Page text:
Cloud

Use AWS CloudFormation to create a highly available cluster

Nick Hardiman shows you the step-by-step procedure to creating a high-availability cluster for a SaaS app using the AWS CloudFormation template.

In my quest to get my SaaS trouble ticket app up and running, I've already outlined some of the preliminary business plan and design decisions and decided on the IaaS platform that I'm going to use - Amazon Web Services. In the last post, I introduced the CloudFormation templates that AWS offers. Now it's time to create my cluster.

First of all, be careful with your cash. The monthly cost of running a high availability cluster like this is over $100 for the EC2 machines and over $100 for the RDS database. If you are just giving the service a test run, don't leave it running when you have finished. In this post, I'll show you how to build a cluster and then destroy it after you've given it a demo.

Create your new cluster

  1. Open the AWS console. A list of Amazon Web Services appears.
  2. Navigate to the CloudFormation page. Amazon Web Services | Deployment and Management | CloudFormation. The CloudFormation Stacks page appears and the URL changes to https://console.aws.amazon.com/cloudformation/home?region=us-east-1#
  3. Click the Create Stacks button in the navigation bar or the Create New Stack button in the middle. They both lead to the same place. A modal Create Stack window opens.
  4. Type a stack name. I chose SupportTicket (this will be converted to lower case).
  5. Pick a sample template. Find Drupal Content Management System in the Highly Available, Multi-AZ Samples section (Drupal is also mentioned in Single Instance Samples and Samples using Amazon RDS - don't choose one of them).
  6. Press the Continue button. The Specify Parameters page appears.
  7. Fill in the parameters form. Stick to alphanumeric characters.
    • SiteName supportTicket
    • WebServerCapacity 2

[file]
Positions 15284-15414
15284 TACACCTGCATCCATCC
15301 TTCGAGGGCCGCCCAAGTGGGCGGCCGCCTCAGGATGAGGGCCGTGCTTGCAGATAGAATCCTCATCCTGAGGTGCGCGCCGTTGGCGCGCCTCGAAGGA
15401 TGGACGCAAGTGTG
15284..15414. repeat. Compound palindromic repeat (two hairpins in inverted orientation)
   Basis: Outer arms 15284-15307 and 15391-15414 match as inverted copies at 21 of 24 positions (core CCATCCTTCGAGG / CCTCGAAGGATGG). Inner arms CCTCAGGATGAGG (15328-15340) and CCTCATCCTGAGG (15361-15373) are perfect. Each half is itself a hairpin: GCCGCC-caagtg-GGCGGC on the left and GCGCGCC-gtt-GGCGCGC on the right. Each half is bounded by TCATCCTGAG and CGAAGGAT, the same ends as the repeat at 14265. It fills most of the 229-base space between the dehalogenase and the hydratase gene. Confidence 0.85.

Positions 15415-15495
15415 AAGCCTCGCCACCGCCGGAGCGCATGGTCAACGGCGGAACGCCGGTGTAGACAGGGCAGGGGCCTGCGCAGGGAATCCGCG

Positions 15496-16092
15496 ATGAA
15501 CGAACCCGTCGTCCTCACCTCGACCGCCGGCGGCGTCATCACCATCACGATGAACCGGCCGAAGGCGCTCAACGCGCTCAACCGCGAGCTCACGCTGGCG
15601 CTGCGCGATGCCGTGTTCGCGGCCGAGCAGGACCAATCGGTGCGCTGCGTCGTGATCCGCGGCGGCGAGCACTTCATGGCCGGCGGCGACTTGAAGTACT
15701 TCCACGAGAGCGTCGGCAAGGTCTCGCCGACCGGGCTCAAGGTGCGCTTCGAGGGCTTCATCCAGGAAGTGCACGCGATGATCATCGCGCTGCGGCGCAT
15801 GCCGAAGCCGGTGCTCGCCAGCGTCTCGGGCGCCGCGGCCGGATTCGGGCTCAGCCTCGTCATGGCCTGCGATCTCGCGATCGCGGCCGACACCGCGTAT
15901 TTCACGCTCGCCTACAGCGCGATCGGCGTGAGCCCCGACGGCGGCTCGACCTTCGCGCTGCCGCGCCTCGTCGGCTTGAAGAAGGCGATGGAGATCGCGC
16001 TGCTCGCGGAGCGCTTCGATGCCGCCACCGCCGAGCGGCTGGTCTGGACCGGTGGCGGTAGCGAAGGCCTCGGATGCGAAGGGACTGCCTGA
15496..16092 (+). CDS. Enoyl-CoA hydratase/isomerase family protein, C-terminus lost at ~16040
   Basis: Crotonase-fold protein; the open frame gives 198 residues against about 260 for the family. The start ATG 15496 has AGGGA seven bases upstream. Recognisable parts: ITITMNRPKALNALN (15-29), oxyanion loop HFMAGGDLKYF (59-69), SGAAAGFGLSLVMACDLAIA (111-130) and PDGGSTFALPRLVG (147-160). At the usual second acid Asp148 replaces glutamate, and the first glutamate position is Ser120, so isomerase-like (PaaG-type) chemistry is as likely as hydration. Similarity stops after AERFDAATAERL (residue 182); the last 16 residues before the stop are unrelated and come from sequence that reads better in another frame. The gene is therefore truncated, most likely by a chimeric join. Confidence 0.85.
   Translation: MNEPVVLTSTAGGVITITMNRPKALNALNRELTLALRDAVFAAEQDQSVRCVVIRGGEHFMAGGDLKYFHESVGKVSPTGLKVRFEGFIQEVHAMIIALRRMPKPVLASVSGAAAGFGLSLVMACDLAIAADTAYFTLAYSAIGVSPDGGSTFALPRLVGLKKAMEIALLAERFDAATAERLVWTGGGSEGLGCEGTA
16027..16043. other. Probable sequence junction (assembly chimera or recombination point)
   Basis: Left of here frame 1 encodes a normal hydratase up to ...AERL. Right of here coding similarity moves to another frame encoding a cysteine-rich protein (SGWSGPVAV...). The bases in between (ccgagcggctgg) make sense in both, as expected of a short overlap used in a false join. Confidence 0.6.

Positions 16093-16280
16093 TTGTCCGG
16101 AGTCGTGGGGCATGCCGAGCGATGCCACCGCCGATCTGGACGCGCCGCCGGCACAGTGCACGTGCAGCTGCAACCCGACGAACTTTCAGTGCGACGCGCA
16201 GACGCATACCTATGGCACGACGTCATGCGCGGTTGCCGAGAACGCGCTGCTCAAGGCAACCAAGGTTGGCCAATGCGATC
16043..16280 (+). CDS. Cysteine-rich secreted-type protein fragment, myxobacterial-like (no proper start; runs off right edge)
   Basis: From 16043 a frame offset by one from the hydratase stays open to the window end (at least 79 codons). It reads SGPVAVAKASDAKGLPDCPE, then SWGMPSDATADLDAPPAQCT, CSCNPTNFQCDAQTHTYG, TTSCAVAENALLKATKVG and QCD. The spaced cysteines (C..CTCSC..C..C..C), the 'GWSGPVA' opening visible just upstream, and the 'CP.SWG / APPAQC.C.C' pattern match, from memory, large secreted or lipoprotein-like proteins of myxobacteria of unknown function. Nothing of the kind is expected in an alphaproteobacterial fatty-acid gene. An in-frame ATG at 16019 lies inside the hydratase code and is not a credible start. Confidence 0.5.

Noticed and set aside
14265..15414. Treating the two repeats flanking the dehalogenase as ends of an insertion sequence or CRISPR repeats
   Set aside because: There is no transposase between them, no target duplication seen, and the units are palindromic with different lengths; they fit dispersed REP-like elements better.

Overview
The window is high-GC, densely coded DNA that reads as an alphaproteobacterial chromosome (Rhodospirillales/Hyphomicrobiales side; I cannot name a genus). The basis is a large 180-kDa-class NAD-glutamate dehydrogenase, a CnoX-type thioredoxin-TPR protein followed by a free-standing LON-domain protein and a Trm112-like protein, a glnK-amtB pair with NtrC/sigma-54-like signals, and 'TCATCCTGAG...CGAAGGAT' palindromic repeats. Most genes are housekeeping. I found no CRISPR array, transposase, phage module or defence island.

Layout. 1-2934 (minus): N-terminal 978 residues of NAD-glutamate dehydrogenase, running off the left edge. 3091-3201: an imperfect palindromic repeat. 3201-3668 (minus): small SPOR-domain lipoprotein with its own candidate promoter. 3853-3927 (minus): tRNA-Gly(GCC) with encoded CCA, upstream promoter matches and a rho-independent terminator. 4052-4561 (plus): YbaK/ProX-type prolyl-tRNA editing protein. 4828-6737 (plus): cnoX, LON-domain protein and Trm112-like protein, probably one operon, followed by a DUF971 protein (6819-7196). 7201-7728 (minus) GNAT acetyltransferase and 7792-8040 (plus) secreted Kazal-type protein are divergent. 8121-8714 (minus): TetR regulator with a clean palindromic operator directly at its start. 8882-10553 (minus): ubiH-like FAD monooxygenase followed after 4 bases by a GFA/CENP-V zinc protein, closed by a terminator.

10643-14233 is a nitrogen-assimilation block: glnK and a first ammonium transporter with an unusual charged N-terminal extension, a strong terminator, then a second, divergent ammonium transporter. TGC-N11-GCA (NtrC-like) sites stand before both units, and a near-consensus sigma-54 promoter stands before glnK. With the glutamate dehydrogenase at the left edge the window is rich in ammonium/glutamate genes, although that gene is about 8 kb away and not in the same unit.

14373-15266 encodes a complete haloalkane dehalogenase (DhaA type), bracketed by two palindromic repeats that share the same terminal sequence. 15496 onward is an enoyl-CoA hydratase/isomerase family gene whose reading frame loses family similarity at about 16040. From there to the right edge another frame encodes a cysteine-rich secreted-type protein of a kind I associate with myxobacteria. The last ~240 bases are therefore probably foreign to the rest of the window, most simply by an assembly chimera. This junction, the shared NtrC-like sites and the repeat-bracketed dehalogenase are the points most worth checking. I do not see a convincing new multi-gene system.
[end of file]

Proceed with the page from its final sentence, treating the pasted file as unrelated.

• DBUsername stdbadmin
    • MultiAZDatabase true
    • DBClass db.m1.small
    • SiteEMail nick@internetmachines.co.uk
    • DBAllocatedStorage 5
    • InstanceType m1.small
    • DBPassword IL0veD4ta
    • SiteAdmin stsiadmin
    • SitePassword Saa5MeansCash
    • DBName stdrupaldb
    • KeyName im-aws-keypair-01
  8. Read the I acknowledge that this template may create IAM resources security warning and tick the box.
  9. Add tags (don't bother for now, we're going to destroy this in a few minutes).
  10. Review. Read the You will be billed for AWS resources used cost warning. You are about to start paying real money to AWS.
  11. Click the Cost link to find out how much. The AWS simple monthly calculator appears in another browser tab or window.
  12. Click the Continue button.
  13. Wait a minute or two. A confirmation message appears.
  14. Click the Close button. The modal window closes, showing the CloudFormation Stacks page. The status is CREATE_IN_PROGRESS.
  15. Wait a few more minutes. Status changes to CREATE_COMPLETE.

Log into your new web site

  1. Click the Outputs tab in the lower Stack pane. The WebsiteURL key appears. The URL looks something like http://supportti-ElasticL-1DR7AISBTPPRE-2019153927.eu-west-1.elb.amazonaws.com.
  2. Click the URL. The site appears in a new browser tab. The default Welcome to supportTicket front page appears.
  3. Type in your SiteAdmin and SitePassword values. The default Welcome to supportTicket front page now has the black admin toolbar at the top.
  4. Log out of the Drupal site.

It works!

Check your database

  1. Use the AWS console.
  2. Navigate to the Amazon RDS Console Dashboard page.
  3. Find out what you are paying for:
    • 1 new DB Instance (a MySQL 5.5 database)
    • 1 DB Snapshot
    • 2 DB Security Group (for Frontend Access)
    • 1 DB Parameter Group (MySQL configuration)

Find the configuration of your new machines

You will need the Public DNS name and RSA key fingerprints to access the CLI. You can also check the machines have been created in different availability zones.

  1. Stay with the AWS console.
  2. Open the EC2 Dashboard page.
  3. Count your new resources. The Resources list shows more things.
    • 2 more Running Instances (the two small virtual machines)
    • 2 Volumes (the 8GB disks attached to your new VMs)
    • 1 new Load Balancer
    • 1 Security Group (a new port 80 access group in addition to the default)